40. Memorandum for the Record1

At its Informal Meeting on August 12,2 the Psychological Strategy Board authorized the Director of Central Intelligence to proceed on a basis of high priority with the implementation of project [name not [Page 87] declassified],3 calling on the Departments of State and Defense for necessary support.

George A. Morgan

Acting Director
  1. Source: Central Intelligence Agency, Job 79–01025A, Box 147, Folder 5. Top Secret. A cover memorandum from the Deputy Director (Plans) to the Chief of the Western Hemisphere Division, September 30, labeled “Eyes Only,” reads: “Will you please arrange for the filing and recording of the attached Minute of the authorizing action taken at the PSB meeting of 12 August as a part of the file on PBSUCCESS? Our internal records should be so prepared as to show that Project [name not declassified] (as shown on the books of PSB) is one and the same as PBSUCCESS—formerly PBFORTUNE.”
  2. On September 16 Frank Wisner sent a memorandum to the Director discussing this meeting at which PBSUCCESS was accorded “an extremely high operational priority.” Wisner wrote: “It is my understanding that this was the meeting which flashed the ‘green light’ to us and—pursuant to your suggestion—I have already taken up with George Morgan the matter of having a suitably sterilized entry made in the records of that particular meeting.” According to an oral report received by Wisner, the PSB decision covered these principal elements:

    • “a. CIA is to have the principal responsibility and is to call upon other departments and agencies for such supporting actions as CIA may deem necessary or desirable to the success of the plan.
    • “b. The operation is to be directed and controlled by CIA [text not declassified].
    • “c. It was recognized that this is an extremely difficult operation and that it will require a considerable period of build-up during the course of which the atmosphere must be thoroughly prepared and numerous actions must be taken in order to shake, and hopefully dislodge, the very firm grip which the regime now holds upon the situation.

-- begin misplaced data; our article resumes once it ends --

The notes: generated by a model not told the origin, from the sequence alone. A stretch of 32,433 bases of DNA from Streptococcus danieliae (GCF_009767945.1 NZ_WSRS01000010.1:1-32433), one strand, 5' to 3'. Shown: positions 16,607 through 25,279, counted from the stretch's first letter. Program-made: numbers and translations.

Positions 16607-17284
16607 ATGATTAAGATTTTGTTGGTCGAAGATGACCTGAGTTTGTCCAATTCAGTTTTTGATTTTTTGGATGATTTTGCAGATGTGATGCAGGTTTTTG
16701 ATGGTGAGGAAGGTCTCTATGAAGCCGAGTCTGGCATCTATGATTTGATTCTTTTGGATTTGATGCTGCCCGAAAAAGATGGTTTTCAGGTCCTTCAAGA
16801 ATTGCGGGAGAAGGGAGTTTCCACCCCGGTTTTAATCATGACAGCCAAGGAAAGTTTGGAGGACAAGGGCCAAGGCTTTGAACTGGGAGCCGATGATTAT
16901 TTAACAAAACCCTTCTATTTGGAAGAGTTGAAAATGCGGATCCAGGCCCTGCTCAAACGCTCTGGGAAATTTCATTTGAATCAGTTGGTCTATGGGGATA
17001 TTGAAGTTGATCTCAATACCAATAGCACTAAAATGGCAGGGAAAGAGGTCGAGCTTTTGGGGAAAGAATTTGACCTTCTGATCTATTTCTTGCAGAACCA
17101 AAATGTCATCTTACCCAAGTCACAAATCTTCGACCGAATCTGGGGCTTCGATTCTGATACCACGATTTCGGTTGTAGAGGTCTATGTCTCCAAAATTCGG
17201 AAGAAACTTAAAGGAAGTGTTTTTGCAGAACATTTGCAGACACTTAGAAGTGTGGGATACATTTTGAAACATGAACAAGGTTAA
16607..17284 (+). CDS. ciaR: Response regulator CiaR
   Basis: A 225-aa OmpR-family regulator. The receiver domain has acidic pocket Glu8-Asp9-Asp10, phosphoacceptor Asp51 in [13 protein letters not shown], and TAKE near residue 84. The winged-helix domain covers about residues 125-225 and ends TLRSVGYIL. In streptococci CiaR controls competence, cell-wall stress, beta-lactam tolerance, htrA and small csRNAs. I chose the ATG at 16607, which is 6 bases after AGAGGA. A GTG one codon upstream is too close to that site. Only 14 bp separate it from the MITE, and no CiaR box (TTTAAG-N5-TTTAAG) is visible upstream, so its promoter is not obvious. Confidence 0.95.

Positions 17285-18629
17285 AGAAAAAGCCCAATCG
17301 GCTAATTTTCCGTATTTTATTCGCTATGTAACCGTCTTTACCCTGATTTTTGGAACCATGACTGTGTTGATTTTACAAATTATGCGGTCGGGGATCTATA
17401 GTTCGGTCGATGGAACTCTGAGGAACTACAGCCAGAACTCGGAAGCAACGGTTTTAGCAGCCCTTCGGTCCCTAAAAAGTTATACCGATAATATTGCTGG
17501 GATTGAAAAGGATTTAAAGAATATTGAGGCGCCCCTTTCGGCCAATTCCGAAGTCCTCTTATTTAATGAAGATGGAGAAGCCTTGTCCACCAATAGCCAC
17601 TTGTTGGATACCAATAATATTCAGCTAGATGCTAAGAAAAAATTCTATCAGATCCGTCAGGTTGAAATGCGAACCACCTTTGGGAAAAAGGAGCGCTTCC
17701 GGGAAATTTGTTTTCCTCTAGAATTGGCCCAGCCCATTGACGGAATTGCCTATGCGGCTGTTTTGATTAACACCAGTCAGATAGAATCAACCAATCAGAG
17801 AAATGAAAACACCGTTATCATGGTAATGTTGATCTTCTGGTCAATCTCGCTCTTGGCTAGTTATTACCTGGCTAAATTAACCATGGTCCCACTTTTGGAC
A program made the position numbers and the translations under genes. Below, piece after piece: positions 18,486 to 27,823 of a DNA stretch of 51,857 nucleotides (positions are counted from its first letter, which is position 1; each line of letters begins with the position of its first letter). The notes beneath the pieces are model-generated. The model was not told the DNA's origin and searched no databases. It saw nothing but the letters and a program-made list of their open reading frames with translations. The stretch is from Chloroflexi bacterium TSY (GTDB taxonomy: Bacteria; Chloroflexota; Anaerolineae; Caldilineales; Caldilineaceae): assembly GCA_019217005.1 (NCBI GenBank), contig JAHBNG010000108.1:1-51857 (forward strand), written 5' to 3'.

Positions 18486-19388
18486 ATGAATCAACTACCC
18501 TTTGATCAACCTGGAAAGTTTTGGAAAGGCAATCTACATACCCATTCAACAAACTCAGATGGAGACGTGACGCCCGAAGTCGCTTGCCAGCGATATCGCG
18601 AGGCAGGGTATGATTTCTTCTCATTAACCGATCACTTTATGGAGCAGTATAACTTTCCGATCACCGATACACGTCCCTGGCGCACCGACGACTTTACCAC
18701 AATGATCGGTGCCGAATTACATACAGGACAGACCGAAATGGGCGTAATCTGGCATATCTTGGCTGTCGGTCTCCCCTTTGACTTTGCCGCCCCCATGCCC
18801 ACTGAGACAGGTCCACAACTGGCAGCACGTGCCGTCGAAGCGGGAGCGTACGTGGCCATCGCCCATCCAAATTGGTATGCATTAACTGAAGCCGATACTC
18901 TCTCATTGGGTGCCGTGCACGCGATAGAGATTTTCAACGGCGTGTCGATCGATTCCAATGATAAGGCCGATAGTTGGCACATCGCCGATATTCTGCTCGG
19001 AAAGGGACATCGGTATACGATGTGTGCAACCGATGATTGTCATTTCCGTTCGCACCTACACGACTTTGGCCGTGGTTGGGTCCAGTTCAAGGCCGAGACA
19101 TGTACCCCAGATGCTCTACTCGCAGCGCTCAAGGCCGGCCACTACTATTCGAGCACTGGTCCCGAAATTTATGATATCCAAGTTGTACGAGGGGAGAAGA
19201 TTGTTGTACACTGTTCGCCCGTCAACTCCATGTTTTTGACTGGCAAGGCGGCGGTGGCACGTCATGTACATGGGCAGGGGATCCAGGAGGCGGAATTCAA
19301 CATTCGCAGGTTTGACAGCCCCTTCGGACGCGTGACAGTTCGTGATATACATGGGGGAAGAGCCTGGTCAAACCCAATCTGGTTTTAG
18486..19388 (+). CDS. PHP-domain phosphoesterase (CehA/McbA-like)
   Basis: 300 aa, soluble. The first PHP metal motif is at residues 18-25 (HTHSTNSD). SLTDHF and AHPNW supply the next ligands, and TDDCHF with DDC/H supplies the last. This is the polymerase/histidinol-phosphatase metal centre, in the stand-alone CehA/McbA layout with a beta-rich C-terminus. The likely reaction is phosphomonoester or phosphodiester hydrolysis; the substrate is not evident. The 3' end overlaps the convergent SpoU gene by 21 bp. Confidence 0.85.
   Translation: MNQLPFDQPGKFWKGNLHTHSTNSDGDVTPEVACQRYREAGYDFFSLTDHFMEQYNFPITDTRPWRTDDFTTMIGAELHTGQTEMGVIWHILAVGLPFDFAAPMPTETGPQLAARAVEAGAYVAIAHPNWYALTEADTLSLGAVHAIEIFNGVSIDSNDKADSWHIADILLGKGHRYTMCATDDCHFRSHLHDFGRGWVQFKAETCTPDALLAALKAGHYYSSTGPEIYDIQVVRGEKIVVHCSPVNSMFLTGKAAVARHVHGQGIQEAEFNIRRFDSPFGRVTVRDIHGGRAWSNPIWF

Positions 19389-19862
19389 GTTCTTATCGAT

• “d. This is to be an unusually closely-held operation within State and the other departments concerned. (For your personal information, General Smith has directed us to have no direct dealings with the State Department area division; but rather to deal either directly with him or with two specific individuals whom he has named.)” (Ibid.)

    An initial estimate placed the cost of the operation at $2.735 million, but “General Cabell, with whom I have discussed this aspect of the matter, has suggested that we allow ourselves a little leeway and put in for the round sum of three million.”

  3. A draft policy paper for the NSC, drafted in ARA, August 19, argued against covert intervention: “Our secret stimulation and material support of the overthrow of the Arbenz Government would subject us to serious hazards. Experience has shown that no such operation could be carried on secretly without great risk of its leadership and backers being fully known. Were it to become evident that the United States has tried a Czechoslovakia in reverse in Guatemala, the effects on our relations in this hemisphere, and probably in the world at large, could be as disastrous as those produced by open intervention.” For full text of the paper, see Foreign Relations, 1952–1954, vol. IV, pp. 10741086.